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I’m a huge fan of open source software. Much of my work and play involve using it, either directly or indirectly. And so I’m a big proponent of people giving back to open source and the community that supports it – especially companies that benefit so immensely from open source – rather than just taking it for granted, or worse complaining about imperfections in this free offering.

Brett Cannon has a great post about The social contract of open source that discusses this issue, and offers some insights into how people who benefit from open source should act. In summary:

Every commit of open source code should be viewed as an independent gift from the maintainer that they happened to leave on their front yard for others to enjoy if they so desire; treating them as a means to and for their open source code is unethical.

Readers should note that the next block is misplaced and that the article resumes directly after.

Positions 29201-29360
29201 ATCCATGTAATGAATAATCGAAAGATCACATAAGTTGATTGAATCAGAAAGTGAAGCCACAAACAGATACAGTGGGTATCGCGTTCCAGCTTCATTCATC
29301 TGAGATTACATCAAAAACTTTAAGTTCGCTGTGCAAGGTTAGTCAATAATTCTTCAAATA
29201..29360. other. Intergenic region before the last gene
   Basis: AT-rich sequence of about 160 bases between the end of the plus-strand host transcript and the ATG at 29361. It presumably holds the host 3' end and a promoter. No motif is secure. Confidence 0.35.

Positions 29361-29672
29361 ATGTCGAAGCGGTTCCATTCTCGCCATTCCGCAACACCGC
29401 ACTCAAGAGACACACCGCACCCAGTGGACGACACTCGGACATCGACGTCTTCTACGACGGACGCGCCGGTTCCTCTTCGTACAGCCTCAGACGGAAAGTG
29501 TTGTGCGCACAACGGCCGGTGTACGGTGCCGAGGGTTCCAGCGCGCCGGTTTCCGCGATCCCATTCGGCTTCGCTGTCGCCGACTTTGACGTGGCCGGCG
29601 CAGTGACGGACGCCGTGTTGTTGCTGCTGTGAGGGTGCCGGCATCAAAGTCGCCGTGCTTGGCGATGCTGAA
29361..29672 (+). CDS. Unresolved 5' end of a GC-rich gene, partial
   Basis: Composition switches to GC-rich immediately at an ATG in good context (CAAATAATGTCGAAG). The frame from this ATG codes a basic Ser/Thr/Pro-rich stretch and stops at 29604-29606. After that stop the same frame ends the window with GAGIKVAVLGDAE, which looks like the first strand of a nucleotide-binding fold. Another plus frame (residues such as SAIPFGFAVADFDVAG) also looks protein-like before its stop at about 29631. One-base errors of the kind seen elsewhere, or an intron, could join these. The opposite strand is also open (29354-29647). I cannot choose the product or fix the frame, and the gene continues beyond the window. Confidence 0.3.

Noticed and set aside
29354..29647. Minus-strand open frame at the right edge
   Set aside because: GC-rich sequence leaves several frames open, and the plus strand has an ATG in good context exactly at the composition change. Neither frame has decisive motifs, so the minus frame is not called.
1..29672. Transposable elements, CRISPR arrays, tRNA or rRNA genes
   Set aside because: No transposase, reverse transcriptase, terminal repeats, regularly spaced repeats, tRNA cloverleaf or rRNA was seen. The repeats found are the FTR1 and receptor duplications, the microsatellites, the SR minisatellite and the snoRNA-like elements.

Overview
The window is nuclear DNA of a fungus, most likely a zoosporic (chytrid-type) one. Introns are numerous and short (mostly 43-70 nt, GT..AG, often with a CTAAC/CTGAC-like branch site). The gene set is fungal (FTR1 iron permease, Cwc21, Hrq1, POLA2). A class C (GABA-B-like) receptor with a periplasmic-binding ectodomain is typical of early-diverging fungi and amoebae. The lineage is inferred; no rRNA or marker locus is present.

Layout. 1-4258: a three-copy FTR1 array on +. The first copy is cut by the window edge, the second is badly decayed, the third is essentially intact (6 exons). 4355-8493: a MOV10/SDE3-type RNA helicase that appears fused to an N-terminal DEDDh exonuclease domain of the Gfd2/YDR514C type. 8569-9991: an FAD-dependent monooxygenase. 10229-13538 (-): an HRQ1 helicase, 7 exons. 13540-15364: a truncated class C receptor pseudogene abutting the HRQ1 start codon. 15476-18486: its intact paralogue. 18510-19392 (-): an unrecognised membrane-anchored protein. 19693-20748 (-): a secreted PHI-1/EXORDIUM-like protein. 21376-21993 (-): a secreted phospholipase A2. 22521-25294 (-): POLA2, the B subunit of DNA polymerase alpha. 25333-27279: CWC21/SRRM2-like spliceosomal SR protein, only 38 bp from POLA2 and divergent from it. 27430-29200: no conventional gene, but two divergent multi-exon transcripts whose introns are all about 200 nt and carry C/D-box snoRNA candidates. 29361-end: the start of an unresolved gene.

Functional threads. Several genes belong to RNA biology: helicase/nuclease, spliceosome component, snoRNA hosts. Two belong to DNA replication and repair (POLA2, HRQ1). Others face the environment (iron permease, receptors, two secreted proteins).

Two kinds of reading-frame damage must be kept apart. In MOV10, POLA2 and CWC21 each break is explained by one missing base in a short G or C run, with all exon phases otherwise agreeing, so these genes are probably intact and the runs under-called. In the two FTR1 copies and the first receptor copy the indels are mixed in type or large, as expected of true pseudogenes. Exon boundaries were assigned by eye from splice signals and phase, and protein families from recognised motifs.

So please be kind to your open source maintainers. Better yet get involved in making your favorite open source projects even better for you and others. Check out some of the following resources from First Timers Only and others to get you started:

  • First Contributions is a hands-on tutorial that walks you through contributions workflow on GitHub.
  • Up for Grabs is a site that aggregates projects that actively want help.
  • CodeTriage helps you subscribe to your favorite open-source projects and get a new open issue from them in your inbox every day.
  • Open Source Friday encourages you to spend time on open source every Friday.

Banner photo by flazingo_photos shared under a Creative Commons (BY-SA) license